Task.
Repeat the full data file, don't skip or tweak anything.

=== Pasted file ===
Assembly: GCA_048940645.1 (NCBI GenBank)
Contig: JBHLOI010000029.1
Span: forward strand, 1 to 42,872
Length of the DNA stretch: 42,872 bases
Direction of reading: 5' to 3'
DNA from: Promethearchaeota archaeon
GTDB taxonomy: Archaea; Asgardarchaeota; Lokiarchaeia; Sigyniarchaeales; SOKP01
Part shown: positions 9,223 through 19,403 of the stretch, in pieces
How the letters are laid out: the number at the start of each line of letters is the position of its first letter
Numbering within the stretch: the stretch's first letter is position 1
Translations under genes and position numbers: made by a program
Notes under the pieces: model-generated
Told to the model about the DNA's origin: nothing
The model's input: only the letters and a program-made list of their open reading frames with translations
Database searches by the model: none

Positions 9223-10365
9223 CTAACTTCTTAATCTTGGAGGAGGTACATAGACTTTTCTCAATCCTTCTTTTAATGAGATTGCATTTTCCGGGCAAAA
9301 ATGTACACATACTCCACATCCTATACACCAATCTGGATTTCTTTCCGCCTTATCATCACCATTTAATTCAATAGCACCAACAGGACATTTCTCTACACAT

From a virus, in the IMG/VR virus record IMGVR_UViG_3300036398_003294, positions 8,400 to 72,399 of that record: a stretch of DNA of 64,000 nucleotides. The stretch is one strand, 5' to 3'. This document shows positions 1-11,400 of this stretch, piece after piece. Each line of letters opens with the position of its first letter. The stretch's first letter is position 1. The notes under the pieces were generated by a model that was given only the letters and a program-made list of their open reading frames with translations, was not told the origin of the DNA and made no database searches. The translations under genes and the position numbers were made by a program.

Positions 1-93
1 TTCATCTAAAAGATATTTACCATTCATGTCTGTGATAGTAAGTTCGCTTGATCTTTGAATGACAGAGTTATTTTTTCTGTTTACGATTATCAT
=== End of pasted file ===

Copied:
Assembly: GCA_048940645.1 (NCBI GenBank)
Contig: JBHLOI010000029.1
Span: forward strand, 1 to 42,872
Length of the DNA stretch: 42,872 bases
Direction of reading: 5' to 3'
DNA from: Promethearchaeota archaeon
GTDB taxonomy: Archaea; Asgardarchaeota; Lokiarchaeia; Sigyniarchaeales; SOKP01
Part shown: positions 9,223 through 19,403 of the stretch, in pieces
How the letters are laid out: the number at the start of each line of letters is the position of its first letter
Numbering within the stretch: the stretch's first letter is position 1
Translations under genes and position numbers: made by a program
Notes under the pieces: model-generated
Told to the model about the DNA's origin: nothing
The model's input: only the letters and a program-made list of their open reading frames with translations
Database searches by the model: none

Positions 9223-10365
9223 CTAACTTCTTAATCTTGGAGGAGGTACATAGACTTTTCTCAATCCTTCTTTTAATGAGATTGCATTTTCCGGGCAAAA
9301 ATGTACACATACTCCACATCCTATACACCAATCTGGATTTCTTTCCGCCTTATCATCACCATTTAATTCAATAGCACCAACAGGACATTTCTCTACACAT

From a virus, in the IMG/VR virus record IMGVR_UViG_3300036398_003294, positions 8,400 to 72,399 of that record: a stretch of DNA of 64,000 nucleotides. The stretch is one strand, 5' to 3'. This document shows positions 1-11,400 of this stretch, piece after piece. Each line of letters opens with the position of its first letter. The stretch's first letter is position 1. The notes under the pieces were generated by a model that was given only the letters and a program-made list of their open reading frames with translations, was not told the origin of the DNA and made no database searches. The translations under genes and the position numbers were made by a program.

Positions 1-93
1 TTCATCTAAAAGATATTTACCATTCATGTCTGTGATAGTAAGTTCGCTTGATCTTTGAATGACAGAGTTATTTTTTCTGTTTACGATTATCAT